NORTH RIDGEVILLE — Like a receiver who stuns the crowd with an unexpected touchdown grab out of the backfield, school officials are planning a blitz of their own when it comes to a new $8 million football stadium.
The stadium is part of a major project dominated by a new third- through eighth-grade middle school for which voters approved a $58.1 million bond issue Tuesday.
“We’re on the fast track and hoping to have this stadium finished and ready to be playing games there for keeps by the end of next August,” said William Greene, assistant superintendent of building services for North Ridgeville Schools.
That issue includes funds for an estimated $8 million, 5,000-seat stadium that will replace the aging field and stands now behind North Ridgeville Middle School.
The new field will be built on land adjacent to North Ridgeville High School, where the new middle school will be constructed as well.
“Take away the winter months and that leaves the period essentially from March to July,” Greene said.
Even with an architectural firm and contractor in place and ready to go by spring, officials know it’s going to be a lot of work to excavate and prepare land, including building a multilane track surrounding the football field, as well as new home and visitor stands and installing lighting to be ready for the 2014 season.
And that’s assuming Mother Nature doesn’t make things difficult.
“There are always unforeseen circumstances such as getting a harsh winter or an exceptionally wet spring and summer,” Greene said.
For the 2015 football season, North Ridgeville will move from the West Shore Conference to Southwestern Conference, whose members include Avon Lake, Amherst, North Olmsted and Westlake.
“We want to be in full swing by the time we join the new conference,” Greene said. “We will definitely hold our own in terms of facilities.”
The current stadium field dates to the 1930s and its stands were built about 1960.
The day after the election, administrators and school board members met for three hours to discuss the new school and stadium.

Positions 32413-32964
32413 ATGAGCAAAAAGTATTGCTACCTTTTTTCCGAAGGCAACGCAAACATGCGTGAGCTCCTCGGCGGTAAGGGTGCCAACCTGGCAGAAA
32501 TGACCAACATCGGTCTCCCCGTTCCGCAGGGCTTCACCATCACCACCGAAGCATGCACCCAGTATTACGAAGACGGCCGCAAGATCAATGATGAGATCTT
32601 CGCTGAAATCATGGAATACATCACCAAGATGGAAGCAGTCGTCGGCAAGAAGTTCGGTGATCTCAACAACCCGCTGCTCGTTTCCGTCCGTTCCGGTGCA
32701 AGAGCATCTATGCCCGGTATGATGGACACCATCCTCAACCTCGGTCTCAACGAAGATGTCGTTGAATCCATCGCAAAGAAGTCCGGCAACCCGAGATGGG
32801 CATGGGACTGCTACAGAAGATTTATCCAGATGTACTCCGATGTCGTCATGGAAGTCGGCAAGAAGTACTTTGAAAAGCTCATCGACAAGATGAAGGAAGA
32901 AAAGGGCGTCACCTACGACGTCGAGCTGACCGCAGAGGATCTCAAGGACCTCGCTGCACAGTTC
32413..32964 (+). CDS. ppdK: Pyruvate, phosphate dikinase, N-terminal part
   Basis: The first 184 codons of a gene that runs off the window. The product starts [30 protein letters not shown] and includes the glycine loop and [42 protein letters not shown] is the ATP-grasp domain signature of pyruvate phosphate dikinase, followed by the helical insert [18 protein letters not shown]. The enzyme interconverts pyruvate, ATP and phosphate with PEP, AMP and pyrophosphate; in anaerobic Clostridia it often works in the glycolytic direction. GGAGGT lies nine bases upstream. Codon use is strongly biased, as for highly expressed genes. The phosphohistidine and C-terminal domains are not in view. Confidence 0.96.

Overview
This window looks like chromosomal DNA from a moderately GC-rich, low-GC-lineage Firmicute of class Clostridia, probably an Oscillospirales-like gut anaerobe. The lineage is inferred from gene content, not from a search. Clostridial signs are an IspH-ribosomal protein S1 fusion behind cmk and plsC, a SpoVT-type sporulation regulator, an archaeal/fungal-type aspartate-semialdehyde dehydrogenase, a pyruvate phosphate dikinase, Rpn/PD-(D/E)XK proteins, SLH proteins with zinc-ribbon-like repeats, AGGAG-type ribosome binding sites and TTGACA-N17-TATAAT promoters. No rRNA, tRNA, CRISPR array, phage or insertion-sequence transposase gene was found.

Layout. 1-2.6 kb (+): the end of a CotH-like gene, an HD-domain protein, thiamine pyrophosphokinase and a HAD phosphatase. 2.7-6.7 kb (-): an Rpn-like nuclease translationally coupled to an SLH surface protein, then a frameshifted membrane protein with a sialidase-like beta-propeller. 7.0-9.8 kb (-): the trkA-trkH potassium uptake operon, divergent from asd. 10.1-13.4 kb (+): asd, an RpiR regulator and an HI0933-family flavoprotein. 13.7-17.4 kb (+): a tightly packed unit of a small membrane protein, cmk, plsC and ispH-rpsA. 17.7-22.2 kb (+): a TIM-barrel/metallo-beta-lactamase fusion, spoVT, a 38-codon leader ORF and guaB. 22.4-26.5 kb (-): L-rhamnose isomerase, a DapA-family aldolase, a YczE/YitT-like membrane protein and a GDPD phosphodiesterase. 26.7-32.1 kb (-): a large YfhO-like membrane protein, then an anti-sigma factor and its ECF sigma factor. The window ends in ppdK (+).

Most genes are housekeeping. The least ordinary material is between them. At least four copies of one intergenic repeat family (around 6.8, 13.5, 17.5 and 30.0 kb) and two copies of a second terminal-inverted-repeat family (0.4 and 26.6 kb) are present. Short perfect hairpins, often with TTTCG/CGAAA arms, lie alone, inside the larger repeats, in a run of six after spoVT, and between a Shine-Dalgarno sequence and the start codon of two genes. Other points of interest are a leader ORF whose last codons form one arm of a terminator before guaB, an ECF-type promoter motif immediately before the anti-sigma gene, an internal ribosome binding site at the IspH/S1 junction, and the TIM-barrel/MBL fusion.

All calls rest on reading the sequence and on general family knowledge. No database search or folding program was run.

That followed earlier meetings the same day with an attorney who specializes in school construction, and officials from the Ohio School Facilities Commission.
The state agency approved $8.9 million for the new school after ranking it first among 24 Ohio school projects that sought state financial aid for new buildings through the commission’s Exceptional Needs program.
On Friday, Greene and other local school officials toured Mayfield High School’s Wildcat Stadium, which opened in 2012.
The 4,500-seat stadium includes a synthetic-turf field and 400 “premium” seats with seatbacks located between the 35-yard lines.
“They charge a dollar more for those seats than the typical bleacher seats, but they’re a nice convenience for fans,” Greene said.
Other districts such as Brunswick and North Royalton charge $12 and $20 respectively for seatback seats, Greene said.
Other upgrades being eyed by North Ridgeville include an eight-lane running track, new concession stands and press box.
A committee of representatives and coaches from the district’s football, soccer and track programs, along with administrators, is being formed to get a feel for what each group would like to see in the new facility.
Plans call for the stadium architecture to blend into that of the new school, which likely won’t be ready sooner than the 2015-16 school year.
North Ridgeville hopes to be able to begin advertising for proposals from architectural firms in December, after OSFC officials provide the district with a list of qualifications those firms must have to submit plans.
“There’s a lot of nervous energy here,” Greene said. “It’s good. We’ve waited so long for this.”